TravelsinCongoA Non-Emotional Version of Daily, Small History in French Colonial Africa

Author: Andre Gide

Travels in the Congo is a classic, albeit obscure, memoir detailing André Gide’s travels from July 1926 through to May 1927 in French Equatorial Africa (currently the Republic of the Congo, the Central African Republic, Chad, and Cameroon.) Gide travels with his lover, Marc Allégret, who creates a film from their adventures also known as Travels in the Congo. Interestingly, the most historically scandalous aspect off Gide’s life, later friends with Oscar Wilde who believes that he introduces the man to homosexuality, are only faintly detectable in the book, although the author’s description of the male Congolese is enough to make one question. According to history, this is around the time that Gide embraces his love of men (although, really, can anything truly be known about the human soul?) Later, Gide does become known for his strong opinions against colonialism, the French government, communism (after a visit to the USSR), and homosexuality, which he openly admits in 1927. This memoir, however, sticks to the dry accounting of emotionless facts and laborious descriptions of unnamed plants and enough footnotes to terrify even the most hardened of academics. Gide himself, although this is his memoir, does not come through and although he recognizes the horrible abuses against the Congolese and the horrific way in which black people were viewed and treated at the time, he is still a product of his times and not yet ready to completely distance and smash colonialism. Likewise, he still has the irritating tendency, although elevating and praising the native inhabitants, of making them into simplistic “others” who are still somehow inferior if not evil, as his contemporaries felt.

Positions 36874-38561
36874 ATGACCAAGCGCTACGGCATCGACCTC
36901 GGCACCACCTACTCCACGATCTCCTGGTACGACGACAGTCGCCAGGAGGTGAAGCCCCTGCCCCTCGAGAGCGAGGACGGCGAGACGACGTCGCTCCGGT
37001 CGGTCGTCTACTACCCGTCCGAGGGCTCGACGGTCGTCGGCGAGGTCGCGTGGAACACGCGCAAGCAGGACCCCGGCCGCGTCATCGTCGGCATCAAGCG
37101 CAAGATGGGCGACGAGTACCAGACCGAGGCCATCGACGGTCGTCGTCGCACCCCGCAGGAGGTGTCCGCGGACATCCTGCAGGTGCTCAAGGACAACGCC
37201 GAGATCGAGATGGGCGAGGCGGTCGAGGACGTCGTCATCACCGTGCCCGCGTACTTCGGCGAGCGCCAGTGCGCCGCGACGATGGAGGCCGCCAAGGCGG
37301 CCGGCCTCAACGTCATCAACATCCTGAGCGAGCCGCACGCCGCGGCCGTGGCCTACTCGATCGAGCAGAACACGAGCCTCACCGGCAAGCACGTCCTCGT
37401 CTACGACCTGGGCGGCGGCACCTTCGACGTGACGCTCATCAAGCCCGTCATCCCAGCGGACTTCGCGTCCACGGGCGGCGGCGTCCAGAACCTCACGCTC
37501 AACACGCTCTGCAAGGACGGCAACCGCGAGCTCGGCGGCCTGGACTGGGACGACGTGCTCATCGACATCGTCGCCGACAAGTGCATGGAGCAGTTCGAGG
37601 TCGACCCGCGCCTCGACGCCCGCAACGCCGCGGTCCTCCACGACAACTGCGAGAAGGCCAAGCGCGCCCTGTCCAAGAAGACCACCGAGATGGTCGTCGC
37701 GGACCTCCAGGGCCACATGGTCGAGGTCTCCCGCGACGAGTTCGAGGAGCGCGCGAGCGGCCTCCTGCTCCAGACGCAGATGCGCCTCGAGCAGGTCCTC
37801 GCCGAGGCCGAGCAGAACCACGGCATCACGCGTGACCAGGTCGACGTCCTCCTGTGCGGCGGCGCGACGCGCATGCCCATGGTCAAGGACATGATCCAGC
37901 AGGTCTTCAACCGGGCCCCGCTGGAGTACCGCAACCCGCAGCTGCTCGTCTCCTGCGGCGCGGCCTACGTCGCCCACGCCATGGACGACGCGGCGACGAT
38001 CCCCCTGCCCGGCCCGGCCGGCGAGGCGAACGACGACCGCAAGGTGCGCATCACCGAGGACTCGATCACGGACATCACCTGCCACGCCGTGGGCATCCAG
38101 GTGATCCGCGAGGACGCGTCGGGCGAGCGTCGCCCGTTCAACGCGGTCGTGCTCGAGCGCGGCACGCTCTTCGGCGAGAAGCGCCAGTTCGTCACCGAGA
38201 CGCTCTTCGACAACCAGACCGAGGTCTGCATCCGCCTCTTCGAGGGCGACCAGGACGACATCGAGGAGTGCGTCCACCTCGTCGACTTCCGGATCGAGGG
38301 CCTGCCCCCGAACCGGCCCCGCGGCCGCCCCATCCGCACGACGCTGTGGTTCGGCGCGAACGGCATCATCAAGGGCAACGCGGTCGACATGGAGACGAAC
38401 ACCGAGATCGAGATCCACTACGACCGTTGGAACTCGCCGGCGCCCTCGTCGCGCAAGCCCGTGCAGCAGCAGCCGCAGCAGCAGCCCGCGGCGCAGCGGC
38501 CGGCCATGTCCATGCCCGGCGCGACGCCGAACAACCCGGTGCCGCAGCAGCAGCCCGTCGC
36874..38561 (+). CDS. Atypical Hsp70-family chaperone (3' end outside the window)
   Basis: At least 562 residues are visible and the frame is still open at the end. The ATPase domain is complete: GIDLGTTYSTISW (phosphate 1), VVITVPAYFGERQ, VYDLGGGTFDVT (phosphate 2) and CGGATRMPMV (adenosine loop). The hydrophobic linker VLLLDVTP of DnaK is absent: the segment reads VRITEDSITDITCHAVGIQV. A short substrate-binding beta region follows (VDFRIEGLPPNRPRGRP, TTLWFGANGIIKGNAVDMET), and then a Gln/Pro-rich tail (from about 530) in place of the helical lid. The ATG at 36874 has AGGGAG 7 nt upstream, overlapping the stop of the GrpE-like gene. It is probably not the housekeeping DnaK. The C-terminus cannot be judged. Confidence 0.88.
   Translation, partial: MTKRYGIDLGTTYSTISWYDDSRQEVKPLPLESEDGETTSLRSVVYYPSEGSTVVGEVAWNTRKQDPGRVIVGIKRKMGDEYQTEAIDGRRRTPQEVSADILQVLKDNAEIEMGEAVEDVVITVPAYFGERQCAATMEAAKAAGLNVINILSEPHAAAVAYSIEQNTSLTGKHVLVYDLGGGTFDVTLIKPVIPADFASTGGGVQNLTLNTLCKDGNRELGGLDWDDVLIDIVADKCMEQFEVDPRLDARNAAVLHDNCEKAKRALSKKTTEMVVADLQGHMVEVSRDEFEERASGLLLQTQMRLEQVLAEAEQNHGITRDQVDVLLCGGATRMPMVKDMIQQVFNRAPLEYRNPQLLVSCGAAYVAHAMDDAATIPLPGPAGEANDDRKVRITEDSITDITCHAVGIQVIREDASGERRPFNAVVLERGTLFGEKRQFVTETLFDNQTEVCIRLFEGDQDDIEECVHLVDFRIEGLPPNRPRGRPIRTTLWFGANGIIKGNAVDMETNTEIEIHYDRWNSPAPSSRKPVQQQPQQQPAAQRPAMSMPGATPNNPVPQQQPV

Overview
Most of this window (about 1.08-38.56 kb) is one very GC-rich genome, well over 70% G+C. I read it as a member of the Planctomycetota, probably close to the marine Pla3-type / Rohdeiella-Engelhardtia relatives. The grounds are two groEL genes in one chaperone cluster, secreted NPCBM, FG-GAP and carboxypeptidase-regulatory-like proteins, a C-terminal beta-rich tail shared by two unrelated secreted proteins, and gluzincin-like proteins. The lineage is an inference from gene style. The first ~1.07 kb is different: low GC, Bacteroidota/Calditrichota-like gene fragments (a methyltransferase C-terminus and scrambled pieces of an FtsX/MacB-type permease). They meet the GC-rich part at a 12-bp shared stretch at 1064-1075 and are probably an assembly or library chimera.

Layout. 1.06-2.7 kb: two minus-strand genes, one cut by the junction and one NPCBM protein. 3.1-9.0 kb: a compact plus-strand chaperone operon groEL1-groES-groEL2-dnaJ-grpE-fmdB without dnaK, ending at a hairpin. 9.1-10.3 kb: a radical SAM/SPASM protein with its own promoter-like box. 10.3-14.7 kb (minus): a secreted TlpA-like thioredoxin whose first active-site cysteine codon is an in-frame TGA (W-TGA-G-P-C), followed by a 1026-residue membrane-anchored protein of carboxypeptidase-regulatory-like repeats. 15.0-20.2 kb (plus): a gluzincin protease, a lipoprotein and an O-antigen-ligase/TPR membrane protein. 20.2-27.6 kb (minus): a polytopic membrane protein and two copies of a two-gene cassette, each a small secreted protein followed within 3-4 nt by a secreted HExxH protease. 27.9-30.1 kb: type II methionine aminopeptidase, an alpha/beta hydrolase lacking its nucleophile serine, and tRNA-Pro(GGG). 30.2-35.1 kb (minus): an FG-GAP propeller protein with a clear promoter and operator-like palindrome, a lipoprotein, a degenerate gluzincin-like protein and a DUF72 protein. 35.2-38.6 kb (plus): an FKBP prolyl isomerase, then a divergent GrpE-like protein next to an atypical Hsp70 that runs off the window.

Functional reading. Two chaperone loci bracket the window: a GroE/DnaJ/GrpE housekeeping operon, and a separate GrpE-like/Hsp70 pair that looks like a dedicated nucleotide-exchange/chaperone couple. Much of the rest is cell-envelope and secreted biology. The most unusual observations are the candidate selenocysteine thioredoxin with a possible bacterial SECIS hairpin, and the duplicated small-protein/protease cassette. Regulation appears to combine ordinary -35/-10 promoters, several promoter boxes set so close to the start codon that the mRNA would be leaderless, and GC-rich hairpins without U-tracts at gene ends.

Travels in the Congo is an intimidating, oversized paperback of over 400 hundred tightly packaged pages of type. While I commend the author for making the baby steps to break away from his times and to show the abuses and neglect, trying in his own small way to make things better, he still doesn’t fully “get it” although I suppose a sudden epiphany would be too much to expect, although we can see the evolution of the author.

Mostly, however, the book is like any diary: nothing special, nothing interesting, and a lot of repetition. I’ve had a strong yen for the Congo since my first memory, probably brought on by the Nature shows that consumed my youth, and have been known to find travel guides of the Congo pretty gripping stuff. I’m actually working on a fictional novel set in the current Democratic Republic of the Congo (previously Zaire) and fell into this particular work as part of my head long research – a guilty little hobby that bores my friends and family. I tend to steam through at least two books a week – so when it took me several months to read this book, I suspected that despite its historical importance and the corner stone of rebellion that would mark Gide more prominently later in his life, especially in his return to Chad memoir and his writings on the USSR, nothing stands out in this enormous, rambling, mostly extraneous collection of tediously torpid entries. And I spend my free time day dreaming about going on exactly the same trip – and I found it hard to stay awake.

Firstly, while the landscape is prominent, as is the flora and fauna, and the native animals (which they go after like Monty Python’s shooting party), the author spends a lot of time complaining about how it doesn’t look like France or various other “civilized” places. He complains about the place, the geography, the climate, etc, making readers wonder why he ever decided to go – unless to repeatedly miss shooting some poor animal.

The writing is detached, not personal, unemotional. He goes from relating a terrible death in the river to speaking about whatever book he is reading at the time, as though the events are of equal importance, and it feels like an academic foray that misses the real world. While I appreciate the author’s blooming horror at the fate of the Congolese, there are other historical novels that explore this angle more completely, instead of excesses suspected and seen at just the periphery. Overall, Travels in the Congo is a very eclectic read, designed only for heavy historical researchers or people immersed in all things pertaining to the history of the Congo. Even then, there are books that approach this topic more thoroughly and with less rambling. I appreciate what Gide is starting to stand up for here, but it’s not enough to redeem this particular offering. Not recommended.

  • Frances Carden

 

Frances Carden
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